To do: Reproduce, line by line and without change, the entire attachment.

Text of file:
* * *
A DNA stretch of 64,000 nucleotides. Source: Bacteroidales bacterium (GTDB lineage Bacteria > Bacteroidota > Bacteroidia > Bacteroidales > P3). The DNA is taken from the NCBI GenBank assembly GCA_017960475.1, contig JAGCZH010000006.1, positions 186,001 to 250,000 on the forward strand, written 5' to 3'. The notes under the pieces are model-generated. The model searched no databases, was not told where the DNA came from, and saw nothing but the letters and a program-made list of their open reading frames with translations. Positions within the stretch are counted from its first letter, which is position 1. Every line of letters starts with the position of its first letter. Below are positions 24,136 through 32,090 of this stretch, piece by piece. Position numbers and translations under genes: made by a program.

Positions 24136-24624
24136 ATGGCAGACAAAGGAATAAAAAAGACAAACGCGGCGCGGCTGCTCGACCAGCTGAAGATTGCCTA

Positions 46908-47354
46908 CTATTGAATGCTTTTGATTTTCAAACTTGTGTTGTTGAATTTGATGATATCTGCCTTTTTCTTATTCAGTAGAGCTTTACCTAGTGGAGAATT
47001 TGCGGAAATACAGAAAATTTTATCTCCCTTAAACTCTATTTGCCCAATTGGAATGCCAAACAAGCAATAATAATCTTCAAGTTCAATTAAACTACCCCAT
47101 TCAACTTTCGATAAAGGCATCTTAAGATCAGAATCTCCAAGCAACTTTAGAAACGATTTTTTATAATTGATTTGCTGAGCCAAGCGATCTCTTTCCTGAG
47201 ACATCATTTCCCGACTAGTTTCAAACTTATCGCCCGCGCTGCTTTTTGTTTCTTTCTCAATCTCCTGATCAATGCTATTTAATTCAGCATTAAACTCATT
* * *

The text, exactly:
A DNA stretch of 64,000 nucleotides. Source: Bacteroidales bacterium (GTDB lineage Bacteria > Bacteroidota > Bacteroidia > Bacteroidales > P3). The DNA is taken from the NCBI GenBank assembly GCA_017960475.1, contig JAGCZH010000006.1, positions 186,001 to 250,000 on the forward strand, written 5' to 3'. The notes under the pieces are model-generated. The model searched no databases, was not told where the DNA came from, and saw nothing but the letters and a program-made list of their open reading frames with translations. Positions within the stretch are counted from its first letter, which is position 1. Every line of letters starts with the position of its first letter. Below are positions 24,136 through 32,090 of this stretch, piece by piece. Position numbers and translations under genes: made by a program.

Positions 24136-24624
24136 ATGGCAGACAAAGGAATAAAAAAGACAAACGCGGCGCGGCTGCTCGACCAGCTGAAGATTGCCTA

Positions 46908-47354
46908 CTATTGAATGCTTTTGATTTTCAAACTTGTGTTGTTGAATTTGATGATATCTGCCTTTTTCTTATTCAGTAGAGCTTTACCTAGTGGAGAATT
47001 TGCGGAAATACAGAAAATTTTATCTCCCTTAAACTCTATTTGCCCAATTGGAATGCCAAACAAGCAATAATAATCTTCAAGTTCAATTAAACTACCCCAT
47101 TCAACTTTCGATAAAGGCATCTTAAGATCAGAATCTCCAAGCAACTTTAGAAACGATTTTTTATAATTGATTTGCTGAGCCAAGCGATCTCTTTCCTGAG
47201 ACATCATTTCCCGACTAGTTTCAAACTTATCGCCCGCGCTGCTTTTTGTTTCTTTCTCAATCTCCTGATCAATGCTATTTAATTCAGCATTAAACTCATT